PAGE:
Last week’s insurrection at the U.S. Capitol displayed a “double standard” for Melina Abdullah, Cal State LA professor and co-founder of the Los Angeles chapter of the Black Lives Matter movement.
The storming of the Capitol culminated after months of the president’s efforts to spread misinformation regarding the election. Some protestors breached the building on the day the Electoral College vote counts were being finalized. Since the events, Trump was removed from various social media platforms and is now the first president to be impeached twice.
Abdullah said she could only think about the communities of color that would need to protect themselves over the next couple weeks.
“When Black people stand up for the protection, call for the protection and sanctity of Black life, we are met with police violence. But when actual white supremacist terrorists storm the capitol… they are actually treated with a degree of deference,” said Abdullah.
Abdullah added that had it been people of color at the Capitol, the body count probably would’ve been much higher. The insurrection on Wednesday left a total of five dead, including a Capitol Police officer who was hit in the head with a fire extinguisher by a rioter.
Some law enforcement experts suggested that the response to the Capitol breach was not to escalate tensions with protestors, especially after the Black Lives Matter (BLM) summer protests. Some also never expected for the protest to reach that level of chaos.
While the governor of the District of Columbia can request the National Guard, its deployment can only be approved by the Pentagon and the president.
Following the events at the Capitol, Abdullah thought all this was just a preview to what may come on Inauguration Day. “We can’t be nice enough to think that their violence is going to be confined to Washington, D.C.,” she said.
History professor Dawn Dennis noted how the government and police response to the Capitol contrasts to the BLM protests over the summer. “We do see a different style of policing when it is a white insurrectionist, a white terrorist, versus a Black Lives Matter protester,” said Dennis.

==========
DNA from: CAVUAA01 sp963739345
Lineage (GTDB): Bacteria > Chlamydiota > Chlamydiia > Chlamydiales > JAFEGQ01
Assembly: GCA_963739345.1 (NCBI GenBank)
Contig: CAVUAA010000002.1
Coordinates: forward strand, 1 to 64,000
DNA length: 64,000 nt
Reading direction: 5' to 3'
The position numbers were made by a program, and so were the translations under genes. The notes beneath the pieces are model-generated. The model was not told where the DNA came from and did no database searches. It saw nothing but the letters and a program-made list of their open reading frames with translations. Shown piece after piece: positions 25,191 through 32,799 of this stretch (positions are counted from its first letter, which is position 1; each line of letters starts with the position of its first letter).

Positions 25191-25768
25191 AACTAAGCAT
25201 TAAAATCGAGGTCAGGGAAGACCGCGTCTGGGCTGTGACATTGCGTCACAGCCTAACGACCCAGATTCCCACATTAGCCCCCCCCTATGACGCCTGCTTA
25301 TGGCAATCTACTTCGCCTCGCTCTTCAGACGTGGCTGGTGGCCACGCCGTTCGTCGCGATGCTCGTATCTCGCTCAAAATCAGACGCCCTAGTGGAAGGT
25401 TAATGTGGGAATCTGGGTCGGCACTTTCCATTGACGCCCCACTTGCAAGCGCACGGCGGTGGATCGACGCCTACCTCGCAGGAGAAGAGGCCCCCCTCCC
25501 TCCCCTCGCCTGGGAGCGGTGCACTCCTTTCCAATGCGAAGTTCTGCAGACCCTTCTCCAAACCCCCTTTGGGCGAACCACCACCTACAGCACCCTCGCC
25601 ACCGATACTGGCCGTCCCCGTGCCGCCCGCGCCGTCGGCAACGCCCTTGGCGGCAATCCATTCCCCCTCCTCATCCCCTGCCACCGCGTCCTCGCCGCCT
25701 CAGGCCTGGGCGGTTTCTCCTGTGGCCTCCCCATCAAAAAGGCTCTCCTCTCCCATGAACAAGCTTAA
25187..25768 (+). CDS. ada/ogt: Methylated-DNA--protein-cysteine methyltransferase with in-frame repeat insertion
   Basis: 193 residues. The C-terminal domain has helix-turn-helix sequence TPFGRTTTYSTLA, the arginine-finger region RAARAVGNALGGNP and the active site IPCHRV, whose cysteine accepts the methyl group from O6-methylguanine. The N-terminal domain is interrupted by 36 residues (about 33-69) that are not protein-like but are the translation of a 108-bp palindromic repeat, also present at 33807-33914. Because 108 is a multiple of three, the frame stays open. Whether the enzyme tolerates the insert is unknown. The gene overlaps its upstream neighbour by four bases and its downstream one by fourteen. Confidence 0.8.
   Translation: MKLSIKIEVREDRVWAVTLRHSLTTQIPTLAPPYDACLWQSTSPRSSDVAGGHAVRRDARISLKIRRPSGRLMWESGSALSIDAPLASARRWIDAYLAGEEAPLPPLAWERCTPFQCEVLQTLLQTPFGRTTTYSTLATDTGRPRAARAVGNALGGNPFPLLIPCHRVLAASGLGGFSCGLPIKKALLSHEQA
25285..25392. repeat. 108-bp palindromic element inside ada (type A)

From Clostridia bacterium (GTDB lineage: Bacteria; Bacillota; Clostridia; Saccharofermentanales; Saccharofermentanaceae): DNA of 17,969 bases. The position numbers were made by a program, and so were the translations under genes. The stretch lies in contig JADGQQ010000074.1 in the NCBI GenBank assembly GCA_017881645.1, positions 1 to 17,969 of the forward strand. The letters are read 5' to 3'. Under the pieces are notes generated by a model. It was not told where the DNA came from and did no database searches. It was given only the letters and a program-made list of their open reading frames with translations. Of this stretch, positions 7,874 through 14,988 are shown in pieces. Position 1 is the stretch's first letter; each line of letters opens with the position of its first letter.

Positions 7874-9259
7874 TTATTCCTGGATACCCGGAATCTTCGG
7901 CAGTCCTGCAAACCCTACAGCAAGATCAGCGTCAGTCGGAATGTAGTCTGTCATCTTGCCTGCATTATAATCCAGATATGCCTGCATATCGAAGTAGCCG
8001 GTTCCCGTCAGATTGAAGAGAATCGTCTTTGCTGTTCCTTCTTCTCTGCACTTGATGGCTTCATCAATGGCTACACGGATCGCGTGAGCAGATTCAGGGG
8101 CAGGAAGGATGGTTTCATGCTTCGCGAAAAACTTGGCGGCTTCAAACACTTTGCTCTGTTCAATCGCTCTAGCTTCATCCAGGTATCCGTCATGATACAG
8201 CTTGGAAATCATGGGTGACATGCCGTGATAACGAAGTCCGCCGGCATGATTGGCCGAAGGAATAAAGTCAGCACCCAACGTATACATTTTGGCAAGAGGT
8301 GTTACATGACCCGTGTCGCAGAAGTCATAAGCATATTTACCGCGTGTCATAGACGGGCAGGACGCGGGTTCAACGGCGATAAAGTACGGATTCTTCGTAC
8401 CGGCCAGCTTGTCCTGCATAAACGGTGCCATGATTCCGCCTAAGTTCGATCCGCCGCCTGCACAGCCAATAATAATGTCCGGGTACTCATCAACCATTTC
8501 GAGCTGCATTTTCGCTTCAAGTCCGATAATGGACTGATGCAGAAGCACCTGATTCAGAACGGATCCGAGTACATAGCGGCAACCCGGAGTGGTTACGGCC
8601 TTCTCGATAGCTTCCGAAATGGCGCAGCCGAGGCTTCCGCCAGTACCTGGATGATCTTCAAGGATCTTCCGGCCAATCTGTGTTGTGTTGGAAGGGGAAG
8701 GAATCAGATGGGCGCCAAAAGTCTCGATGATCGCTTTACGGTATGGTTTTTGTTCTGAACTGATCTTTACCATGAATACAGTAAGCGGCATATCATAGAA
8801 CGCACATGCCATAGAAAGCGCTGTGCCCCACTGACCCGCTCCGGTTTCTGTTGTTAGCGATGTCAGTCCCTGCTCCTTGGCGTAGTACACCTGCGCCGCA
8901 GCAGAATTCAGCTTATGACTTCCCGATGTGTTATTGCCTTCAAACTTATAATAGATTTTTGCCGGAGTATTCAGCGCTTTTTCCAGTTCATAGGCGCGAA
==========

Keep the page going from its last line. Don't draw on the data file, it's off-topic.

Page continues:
Dennis added how the spread of misinformation and white supremacy has become an increasingly growing issue, especially under the Trump presidency. “I think the assault on the Capitol building is just an extension of white supremacy, the investment in whiteness, where we have a group of individuals that cannot differentiate between fact and fiction,” said Dennis.
Dennis said that these issues go back decades and are not new to people of color in the United States.
“This is America. I want to be very clear. This is our American history. This is not new to us,” said Dennis. “This is part of maintaining a racial caste system. Until we dismantle anti-Blackness and expressions of white supremacy, we are going to be experiencing this more.”
She added that she’s sure that more of these “protests” from Trump supporters will “absolutely” happen. “Whether it’s on college campuses, whether it’s at the post office, and other public spaces,”
Dennis said that she wants students to pay attention to historians on Twitter who are making connections to how these “protests” parallel what’s happened in history. However, she also prioritizes taking a break from the media when needed.
“I don’t want students to all of a sudden become overwhelmed. Take some time away from Twitter and the media, center yourself, start to breathe, and then come back to some of these arguments because a lot of this is very triggering,” said Dennis.
Abdullah pointed out “Trump’s own Department of Justice issued a report naming white supremacy is the greatest domestic terrorist threat. He refused to take it seriously because these are his people.”
Professor and chair of the political science department Taylor Dark echoed Abdullah and Dennis’ sentiments.
“This is the culmination of decades of growing political polarization in the United States, compounded by the incendiary and deceptive rhetoric of President Trump about the most recent election,” said Dark. “Trump bears major responsibility here for claiming that the election was ‘stolen’ from him. Without that rhetoric, I highly doubt that this protest would have even taken place.”
In a campus-wide email, President William A. Covino called the events “a dark moment in our national narrative.”
“The needless loss of life, the terrorizing of our elected officials and the millions of Americans who were watching, is not a victory for any person or any party,” Covino said in the email. “We, as a nation, must be better than this.”